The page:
In 1996, Acxiom made two significant purchases, both of which became effective in April of that year. It bought all the assets and assumed some of the liabilities of its old corporate friend, Direct Media Inc., which, by that time, had become the largest list management and brokerage firm in the world. Besides managing and brokering lists, DMI offered various list-consulting services to its mail marketing clients. Acxiom would later, in 2000, become a minority owner of DMI. Acxiom also purchased all of the outstanding capital stock of Pro CD, Inc., a Massachusetts-based company that provided a variety of reference data on CD-ROM, batch, and on-line, notably information taken from U.S. and Canadian telephone directories and maps. The purchase of Pro CD provided Acxiom with entry to two new markets: Small Office/Home Office (SOHO) and the Internet.
In addition to the company's acquisitions, 1996 saw Acxiom enter an agreement with Oracle Corporation. The arrangement joined Acxiom's consumer-based data warehousing and decision support abilities with Oracle's database and on-line analytical processing (OLAP) prowess. The venture illustrated Acxiom's strategy of partnering with other companies for their mutual benefit through combining their complementary capabilities. According to CEO Morgan, Oracle's OLAP technology added 'a multi-dimensional view to the customer knowledge' that Acxiom provided to marketers, making data accessible and usable in any or all departments. Such partnering arrangements, at times temporary, have made Acxiom's corporate identity an ever-shifting phenomenon.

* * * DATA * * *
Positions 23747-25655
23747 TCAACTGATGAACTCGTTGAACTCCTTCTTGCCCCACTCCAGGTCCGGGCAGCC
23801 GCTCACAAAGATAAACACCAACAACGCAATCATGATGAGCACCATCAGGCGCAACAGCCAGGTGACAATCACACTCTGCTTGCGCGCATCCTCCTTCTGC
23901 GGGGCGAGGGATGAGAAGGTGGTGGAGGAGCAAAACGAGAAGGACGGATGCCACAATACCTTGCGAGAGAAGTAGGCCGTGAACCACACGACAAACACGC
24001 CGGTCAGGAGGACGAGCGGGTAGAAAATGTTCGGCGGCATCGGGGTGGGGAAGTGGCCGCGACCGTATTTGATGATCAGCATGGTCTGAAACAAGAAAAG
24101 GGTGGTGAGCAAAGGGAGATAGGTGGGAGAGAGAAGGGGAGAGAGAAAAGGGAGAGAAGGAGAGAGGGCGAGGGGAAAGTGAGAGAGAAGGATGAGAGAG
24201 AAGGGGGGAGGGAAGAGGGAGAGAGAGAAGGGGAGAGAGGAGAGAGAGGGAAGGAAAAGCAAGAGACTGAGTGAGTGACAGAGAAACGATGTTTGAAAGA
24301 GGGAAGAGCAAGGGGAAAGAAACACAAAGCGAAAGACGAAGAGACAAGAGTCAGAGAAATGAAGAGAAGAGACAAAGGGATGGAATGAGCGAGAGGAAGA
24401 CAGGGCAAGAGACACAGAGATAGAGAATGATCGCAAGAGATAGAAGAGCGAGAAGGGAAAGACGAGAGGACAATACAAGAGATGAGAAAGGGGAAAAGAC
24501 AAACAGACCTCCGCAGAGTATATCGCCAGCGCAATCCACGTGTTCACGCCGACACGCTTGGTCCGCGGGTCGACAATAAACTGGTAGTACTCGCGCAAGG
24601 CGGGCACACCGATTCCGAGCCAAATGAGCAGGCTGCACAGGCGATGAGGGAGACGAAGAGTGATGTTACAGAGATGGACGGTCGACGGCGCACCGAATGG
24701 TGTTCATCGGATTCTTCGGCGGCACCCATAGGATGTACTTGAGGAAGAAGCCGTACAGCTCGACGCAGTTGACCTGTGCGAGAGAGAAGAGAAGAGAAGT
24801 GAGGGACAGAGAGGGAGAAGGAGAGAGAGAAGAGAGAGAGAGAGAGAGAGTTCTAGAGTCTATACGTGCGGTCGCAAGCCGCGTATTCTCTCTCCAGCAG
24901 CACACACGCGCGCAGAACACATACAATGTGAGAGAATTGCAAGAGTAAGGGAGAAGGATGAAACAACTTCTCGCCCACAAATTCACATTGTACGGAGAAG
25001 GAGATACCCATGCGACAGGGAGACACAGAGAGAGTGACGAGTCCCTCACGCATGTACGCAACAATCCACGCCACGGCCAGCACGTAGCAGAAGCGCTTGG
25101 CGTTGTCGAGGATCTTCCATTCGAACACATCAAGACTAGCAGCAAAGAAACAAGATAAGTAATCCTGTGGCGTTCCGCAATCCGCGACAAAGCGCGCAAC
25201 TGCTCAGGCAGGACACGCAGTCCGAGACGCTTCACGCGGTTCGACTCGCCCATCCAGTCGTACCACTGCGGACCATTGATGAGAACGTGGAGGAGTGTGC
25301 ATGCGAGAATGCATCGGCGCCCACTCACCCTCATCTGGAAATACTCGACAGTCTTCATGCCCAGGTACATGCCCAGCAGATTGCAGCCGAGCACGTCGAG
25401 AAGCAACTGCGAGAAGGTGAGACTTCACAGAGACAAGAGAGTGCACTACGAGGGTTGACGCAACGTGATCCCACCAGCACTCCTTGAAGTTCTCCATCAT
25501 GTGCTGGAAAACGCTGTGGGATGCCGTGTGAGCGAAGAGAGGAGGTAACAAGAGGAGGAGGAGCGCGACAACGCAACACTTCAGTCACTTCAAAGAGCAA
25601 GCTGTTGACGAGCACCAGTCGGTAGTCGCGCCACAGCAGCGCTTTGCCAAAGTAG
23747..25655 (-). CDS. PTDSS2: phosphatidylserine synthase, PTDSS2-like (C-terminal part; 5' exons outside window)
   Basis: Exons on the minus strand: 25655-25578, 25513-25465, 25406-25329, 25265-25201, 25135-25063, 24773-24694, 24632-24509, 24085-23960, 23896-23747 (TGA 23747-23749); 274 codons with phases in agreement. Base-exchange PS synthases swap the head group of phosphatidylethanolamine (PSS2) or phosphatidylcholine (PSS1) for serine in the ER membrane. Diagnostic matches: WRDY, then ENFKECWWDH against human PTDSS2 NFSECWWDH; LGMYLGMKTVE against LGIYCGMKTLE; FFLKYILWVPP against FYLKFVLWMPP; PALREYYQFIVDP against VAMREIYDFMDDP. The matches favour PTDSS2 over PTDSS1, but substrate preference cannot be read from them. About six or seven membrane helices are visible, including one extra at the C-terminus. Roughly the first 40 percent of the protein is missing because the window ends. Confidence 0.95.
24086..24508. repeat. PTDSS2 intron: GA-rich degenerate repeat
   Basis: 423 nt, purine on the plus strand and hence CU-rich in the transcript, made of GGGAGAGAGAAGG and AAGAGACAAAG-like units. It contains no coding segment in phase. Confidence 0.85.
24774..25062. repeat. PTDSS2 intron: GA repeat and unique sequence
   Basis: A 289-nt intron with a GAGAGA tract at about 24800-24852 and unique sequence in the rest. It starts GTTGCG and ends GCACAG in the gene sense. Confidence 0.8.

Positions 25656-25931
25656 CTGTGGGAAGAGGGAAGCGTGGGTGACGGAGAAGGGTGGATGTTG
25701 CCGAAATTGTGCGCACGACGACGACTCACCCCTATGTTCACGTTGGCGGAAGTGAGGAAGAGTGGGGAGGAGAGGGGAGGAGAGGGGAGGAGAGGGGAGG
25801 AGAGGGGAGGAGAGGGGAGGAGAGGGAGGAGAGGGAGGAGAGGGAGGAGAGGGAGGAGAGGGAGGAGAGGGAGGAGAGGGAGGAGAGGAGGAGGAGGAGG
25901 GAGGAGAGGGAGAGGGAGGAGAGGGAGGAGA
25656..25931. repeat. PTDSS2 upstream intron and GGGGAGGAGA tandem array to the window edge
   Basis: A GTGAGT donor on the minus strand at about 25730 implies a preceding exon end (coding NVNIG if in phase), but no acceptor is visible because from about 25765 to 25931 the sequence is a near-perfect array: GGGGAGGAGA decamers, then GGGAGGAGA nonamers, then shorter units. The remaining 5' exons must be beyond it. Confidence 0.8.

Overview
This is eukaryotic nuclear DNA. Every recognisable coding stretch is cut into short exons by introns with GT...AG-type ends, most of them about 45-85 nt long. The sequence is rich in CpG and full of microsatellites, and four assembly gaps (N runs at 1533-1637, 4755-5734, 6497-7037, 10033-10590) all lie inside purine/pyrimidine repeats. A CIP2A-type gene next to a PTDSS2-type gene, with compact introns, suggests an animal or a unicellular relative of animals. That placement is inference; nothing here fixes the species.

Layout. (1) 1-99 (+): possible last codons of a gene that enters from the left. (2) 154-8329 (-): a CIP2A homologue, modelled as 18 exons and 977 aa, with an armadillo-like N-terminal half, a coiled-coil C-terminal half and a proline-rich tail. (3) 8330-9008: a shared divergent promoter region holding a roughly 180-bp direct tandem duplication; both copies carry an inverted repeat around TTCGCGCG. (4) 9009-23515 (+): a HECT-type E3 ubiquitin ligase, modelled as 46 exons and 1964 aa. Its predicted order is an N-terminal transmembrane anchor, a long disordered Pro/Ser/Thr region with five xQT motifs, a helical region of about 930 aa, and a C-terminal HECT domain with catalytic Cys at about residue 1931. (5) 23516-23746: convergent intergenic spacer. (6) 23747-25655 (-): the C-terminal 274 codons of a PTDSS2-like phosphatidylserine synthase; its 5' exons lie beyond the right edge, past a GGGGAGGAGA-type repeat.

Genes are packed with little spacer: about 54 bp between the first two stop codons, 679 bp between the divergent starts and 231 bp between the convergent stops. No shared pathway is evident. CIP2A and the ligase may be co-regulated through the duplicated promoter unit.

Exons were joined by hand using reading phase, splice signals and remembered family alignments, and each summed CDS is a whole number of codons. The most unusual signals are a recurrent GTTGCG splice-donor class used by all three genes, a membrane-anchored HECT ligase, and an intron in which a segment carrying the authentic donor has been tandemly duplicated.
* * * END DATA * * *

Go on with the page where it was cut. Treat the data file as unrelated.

Acxiom's acquisitions and partnering arrangements continued over the next three years. Among other purchases made in 1997, the company bought Buckley Dement, L.P., a marketer of direct mail services for the health care and pharmaceutical industries. It also bought the assets of that company's affiliate, KM Lists, Inc. Other purchases included Normadress, a small French company, and two other direct media companies: National List Protection and MultiNational Concepts. It also formed an alliance with American Business Information, selling ABI its retail portion of Pro CD, Inc.
In 1998, Acxiom acquired May & Speh Inc., its chief competitor. Purchase of that Illinois-based company for about $625 million in stock greatly enhanced Acxiom's ability to analyze marketing data that throughout its history it had been mining for its corporate customers. It also made the company the world's leading database marketing service provider. In addition, the move improved Acxiom's recruitment potential, giving it a major data center in the Chicago suburb, Downer's Grove. May & Speh's 'Quiddity' system combined with Acxiom's Data Network promised to give Acxiom's customers the ability to access and interpret data over the Internet, a service capability that provided the company with 'the missing piece of its corporate puzzle.'